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9 Must-Have Tools for Working with Electrical Wiring

As more integrators get electrical licenses, it requires a whole different set of tools that your technicians may not have.


A digital multimeter is one of the nine must-have tools for working with electrical wiring.

While CE pros tend to work primarily in the low-voltage world, there are several products that often require line-voltage electrical work. Among the more common tasks include moving outlets for mounting flat panels on walls, bringing proper power needs to the equipment room where the rack is located, and power needs for lifts, motorized mounts, motorized window treatments and even central vacuum.

In recent years, more integrators have taken on electrical licenses so they can solve these power requirements without having to work around the schedule of an electrician.

But while most service trucks are readily stocked with the necessary tools for audio, video and data work, they may not have the proper tools for working with electrical wires.

We previously showed you 10 Go-To Tools for low-voltage work, so here are nine must-have products, courtesy of Klein Tools, that technicians need to have for line voltage work.

Click here for 9 must-have tools for working with electrical wiring.


View the 9 photos attached to this entry
9 Must-Have Tools for Working with Electrical Wiring

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About the Author

Jason Knott, Editor, CE Pro
Jason has covered low-voltage electronics as an editor since 1990. He joined EH Publishing in 2000, and before that served as publisher and editor of Security Sales, a leading magazine for the security industry. He served as chairman of the Security Industry Association’s Education Committee from 2000-2004 and sat on the board of that association from 1998-2002. He is also a former board member of the Alarm Industry Research and Educational Foundation. He is currently a member of the CEDIA Education Action Team for Electronic Systems Business. Jason graduated from the University of Southern California.

7 Comments (displayed in order by date/time)

Posted by Ric Johnson  on  02/19  at  11:08 PM

Jason, by far the most important tool is the current issue of The National Electrical Code, which shows under section 90.1 that electrical work must be done by a qualified person. Just having tools is part, but understanding the code requirements and safety issues working with line voltage is also required.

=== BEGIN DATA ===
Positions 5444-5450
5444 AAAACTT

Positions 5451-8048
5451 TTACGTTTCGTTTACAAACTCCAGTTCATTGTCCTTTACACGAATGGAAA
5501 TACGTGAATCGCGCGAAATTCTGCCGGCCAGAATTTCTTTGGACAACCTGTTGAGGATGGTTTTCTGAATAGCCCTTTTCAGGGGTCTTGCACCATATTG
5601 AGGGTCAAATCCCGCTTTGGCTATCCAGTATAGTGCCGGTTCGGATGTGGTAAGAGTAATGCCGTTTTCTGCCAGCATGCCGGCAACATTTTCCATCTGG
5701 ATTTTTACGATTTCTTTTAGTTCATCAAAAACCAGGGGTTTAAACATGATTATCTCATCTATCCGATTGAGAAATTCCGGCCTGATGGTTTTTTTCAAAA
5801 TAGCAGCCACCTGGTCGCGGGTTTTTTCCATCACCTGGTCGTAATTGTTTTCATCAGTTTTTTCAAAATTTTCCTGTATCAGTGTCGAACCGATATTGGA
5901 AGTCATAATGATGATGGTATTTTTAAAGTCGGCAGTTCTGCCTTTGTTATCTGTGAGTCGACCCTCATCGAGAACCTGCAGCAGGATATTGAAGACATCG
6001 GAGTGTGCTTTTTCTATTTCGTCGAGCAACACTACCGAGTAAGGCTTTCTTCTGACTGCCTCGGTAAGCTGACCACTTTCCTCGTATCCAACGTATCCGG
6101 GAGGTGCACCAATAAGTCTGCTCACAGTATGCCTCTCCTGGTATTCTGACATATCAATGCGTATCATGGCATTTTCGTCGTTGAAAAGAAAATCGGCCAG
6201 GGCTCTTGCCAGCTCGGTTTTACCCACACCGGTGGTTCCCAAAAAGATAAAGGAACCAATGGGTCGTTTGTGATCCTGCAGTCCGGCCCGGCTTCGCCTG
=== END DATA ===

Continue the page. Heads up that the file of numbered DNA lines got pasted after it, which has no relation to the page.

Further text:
Posted by manuel alberto delgado  on  02/19  at  11:28 PM

Add the clamp meter for larger amp readings. All tools r indeed in my tool pouch/bag

Posted by Rick in Raleigh  on  02/20  at  05:23 PM

Always double check your wires A non contact tester will Lie somtimes use a real volt meter, and I don,t care who tells you the power is off always Double Check it’s your life.
A white wire sharing a neutral may still have a load on it. Even if the circuit is off

Posted by Igor  on  02/21  at  11:44 PM

Just need one tool… your head. If you don’t have experience with line voltage leave it alone.  If you think wrapping a wire nut with 10’ of cheap electrical tape is good insurance…. you should not even attempt to think about touching electrical. Focus on your next trunk slam instead.

Posted by Garrett  on  02/22  at  05:54 PM

I’m going to have to agree with Ric. Also if your not a licensed journeyman electrician working for a company with a master electrician. That also has a electrical contractors license and have the proper insurance. The extra money you make is not worth the liability.

Posted by Ed Anderson  on  02/27  at  01:33 PM

I suggest reading and following the latest (2012) copy of NFPA 70-E Electrical Safety for Workers.

The (2) screwdrivers must have insulated shafts. All wire cutters and needle nose pliers should have
protective skirts at the (insulated) handle tops as well as 1000v ratings.

We are recommending against using any
SOLENOID type tester for safety reasons.  I agree workers should have both a Proximity tester and a tested DMM as well as a “clamp on” Ammeter.

Hey where are the Gloves ( Volt rated), Glasses & Hard hat? They go on FIRST.

Of course if your a qualified worker, working on or near energized components- you knew all of this already!

Ed Anderson III
NFPA 70-E Safety Instructor

Posted by mike  on  02/27  at  04:05 PM

Not understanding the limits and capeabilities of the first 3 tools in your list can get you killed.  The first 2 require contact with live circuits and the first tool anyone needs is knowledge.
Anyone that cannot explain the correct use for these 3 similar tools should stay to driving nails.
Frankly the idea that anyone but fully trained electricians is working in any power conductor is well stupid.  Even within the trade there are lots of electricians that should never be allowed to use a voltmeter and here we are advocating a tool makes you ready?  Sorry this is a fluff article and only serves to encourage uninformed people to do electrical work.
A lot of wiring mistakes takes years to go bad and often only experienced people know how to really do wiring safely.

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